ST. PAUL – The Minnesota House of Representatives has approved the Road and Bridge Act of 2015 (House File 4), the major part of House Republicans' comprehensive proposal for transportation in Minnesota.
The overall Republican transportation proposal invests $7 billion over the next decade without raising taxes and prioritizes road and bridge infrastructure.
Rep. Joe McDonald, R-Delano, said the goal is to repair roads in Minnesota communities, conduct highway improvements for commuters and commerce, and provide long-term funding.
"I am pleased we put forward a proposal that shows we can do more to improve our roads and bridges without raising taxes," McDonald said. "It comes down to making transportation a priority as we set a new two-year state budget."
Cities with populations of fewer than 5,000 residents would receive a combined $282 million for transportation-related projects through the House plan. Together, towns in McDonald's District 29A would receive around $375,000 annually. Here is a rundown of approximated distribution: Annandale, $81,328; Howard Lake, $54,192; Montrose, $76,979; Rockford, $92,385; South Haven, $19,860; Waverly, $49,059.
Over the next 10 years, the Republican proposal prioritizes repairing or replacing 15,500 lane miles for all roads and 330 bridges statewide. This is accomplished through the following investments:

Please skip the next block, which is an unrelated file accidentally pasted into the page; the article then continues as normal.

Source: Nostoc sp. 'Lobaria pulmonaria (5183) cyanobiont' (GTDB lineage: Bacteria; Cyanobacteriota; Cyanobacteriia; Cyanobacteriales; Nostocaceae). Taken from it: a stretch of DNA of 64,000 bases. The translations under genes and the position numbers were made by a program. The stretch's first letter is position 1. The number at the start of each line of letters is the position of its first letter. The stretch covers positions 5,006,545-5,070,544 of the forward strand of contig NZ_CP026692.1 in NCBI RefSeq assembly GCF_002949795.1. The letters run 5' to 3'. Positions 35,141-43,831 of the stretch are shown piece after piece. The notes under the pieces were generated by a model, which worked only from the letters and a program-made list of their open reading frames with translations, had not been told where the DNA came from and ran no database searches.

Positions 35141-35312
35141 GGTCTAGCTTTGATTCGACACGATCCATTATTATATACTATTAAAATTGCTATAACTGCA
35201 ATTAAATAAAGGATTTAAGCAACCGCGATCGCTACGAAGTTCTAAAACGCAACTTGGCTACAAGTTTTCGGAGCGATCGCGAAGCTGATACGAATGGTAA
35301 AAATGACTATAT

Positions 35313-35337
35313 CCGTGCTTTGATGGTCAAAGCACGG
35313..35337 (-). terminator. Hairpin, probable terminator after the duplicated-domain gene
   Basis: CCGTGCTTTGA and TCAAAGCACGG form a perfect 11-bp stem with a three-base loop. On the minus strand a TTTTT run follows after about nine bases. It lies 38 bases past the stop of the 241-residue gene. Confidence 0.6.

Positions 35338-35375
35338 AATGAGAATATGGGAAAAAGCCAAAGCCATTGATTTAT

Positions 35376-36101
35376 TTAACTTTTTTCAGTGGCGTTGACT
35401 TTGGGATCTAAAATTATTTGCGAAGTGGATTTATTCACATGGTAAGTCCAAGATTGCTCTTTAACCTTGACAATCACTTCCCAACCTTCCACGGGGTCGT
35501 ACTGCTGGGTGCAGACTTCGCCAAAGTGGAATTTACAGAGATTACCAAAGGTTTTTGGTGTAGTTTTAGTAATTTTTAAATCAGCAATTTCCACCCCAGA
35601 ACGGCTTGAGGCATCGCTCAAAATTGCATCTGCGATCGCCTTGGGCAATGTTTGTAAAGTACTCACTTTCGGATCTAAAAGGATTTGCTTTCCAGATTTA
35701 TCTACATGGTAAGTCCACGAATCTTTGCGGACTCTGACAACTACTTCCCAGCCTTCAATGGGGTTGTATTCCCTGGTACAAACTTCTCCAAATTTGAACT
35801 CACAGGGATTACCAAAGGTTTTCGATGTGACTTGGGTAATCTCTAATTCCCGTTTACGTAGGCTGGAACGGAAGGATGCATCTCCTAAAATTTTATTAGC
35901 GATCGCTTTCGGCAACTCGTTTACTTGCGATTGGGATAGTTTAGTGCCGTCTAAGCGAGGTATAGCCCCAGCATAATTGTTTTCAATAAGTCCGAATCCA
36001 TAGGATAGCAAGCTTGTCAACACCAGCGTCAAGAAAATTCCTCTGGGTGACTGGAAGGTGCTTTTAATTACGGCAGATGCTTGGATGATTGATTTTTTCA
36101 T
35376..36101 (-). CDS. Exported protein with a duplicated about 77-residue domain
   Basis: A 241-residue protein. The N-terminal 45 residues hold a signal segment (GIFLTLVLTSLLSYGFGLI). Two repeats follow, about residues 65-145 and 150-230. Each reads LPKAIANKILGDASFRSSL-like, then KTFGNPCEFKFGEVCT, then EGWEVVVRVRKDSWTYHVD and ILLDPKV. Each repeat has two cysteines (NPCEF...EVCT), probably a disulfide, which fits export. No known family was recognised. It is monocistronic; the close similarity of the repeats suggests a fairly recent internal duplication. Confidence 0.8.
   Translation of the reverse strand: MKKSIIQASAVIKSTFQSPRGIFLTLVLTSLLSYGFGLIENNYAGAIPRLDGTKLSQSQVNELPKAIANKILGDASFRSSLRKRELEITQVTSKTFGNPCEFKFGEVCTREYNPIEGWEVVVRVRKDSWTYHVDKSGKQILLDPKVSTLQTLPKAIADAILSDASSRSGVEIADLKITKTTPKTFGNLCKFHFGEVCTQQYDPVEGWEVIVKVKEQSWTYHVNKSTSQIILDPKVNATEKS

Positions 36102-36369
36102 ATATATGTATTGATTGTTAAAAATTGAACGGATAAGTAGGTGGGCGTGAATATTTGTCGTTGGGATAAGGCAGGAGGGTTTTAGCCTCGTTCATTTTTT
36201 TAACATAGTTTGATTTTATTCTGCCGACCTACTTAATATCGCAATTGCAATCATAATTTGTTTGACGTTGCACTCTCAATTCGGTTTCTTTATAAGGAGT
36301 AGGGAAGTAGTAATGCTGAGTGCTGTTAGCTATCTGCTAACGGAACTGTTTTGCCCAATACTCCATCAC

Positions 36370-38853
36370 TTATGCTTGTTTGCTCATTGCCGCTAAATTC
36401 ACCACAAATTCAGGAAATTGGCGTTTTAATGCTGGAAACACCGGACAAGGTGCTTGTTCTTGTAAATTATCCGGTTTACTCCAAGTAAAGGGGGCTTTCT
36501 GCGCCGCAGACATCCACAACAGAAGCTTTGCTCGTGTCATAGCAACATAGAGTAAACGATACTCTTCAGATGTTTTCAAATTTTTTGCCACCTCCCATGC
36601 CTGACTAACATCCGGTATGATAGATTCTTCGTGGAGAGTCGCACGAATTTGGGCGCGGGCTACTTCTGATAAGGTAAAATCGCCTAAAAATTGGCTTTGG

The Republican proposal creates a special fund called the Transportation Stability Fund that collects existing proceeds from dedicated tax revenues – such as those already paid purchases of auto parts –and deposits them into accounts for each of their dedicated purpose. There are five accounts that would dedicate a combined $3.1 billion over 10 years.
In addition to the dedicated funds provided by the Transportation Stability Fund, the Republican proposal uses $1.3 billion in Trunk Highway bonds, $1.2 billion from realigning Minnesota Department of Transportation resources, $1.05 billion in General Obligation bonds, and $228 million in General Funds.
"Revenue collected from taxes on the purchases of goods and services related to transportation should be used to help improve and maintain our roads and bridges," McDonald said. "Transportation has been neglected in recent years and we are making it a priority."
The bill now is in the hands of a conference committee, which will work to reconcile differences between House and Senate transportation plans before presenting a finished product to the governor for his action.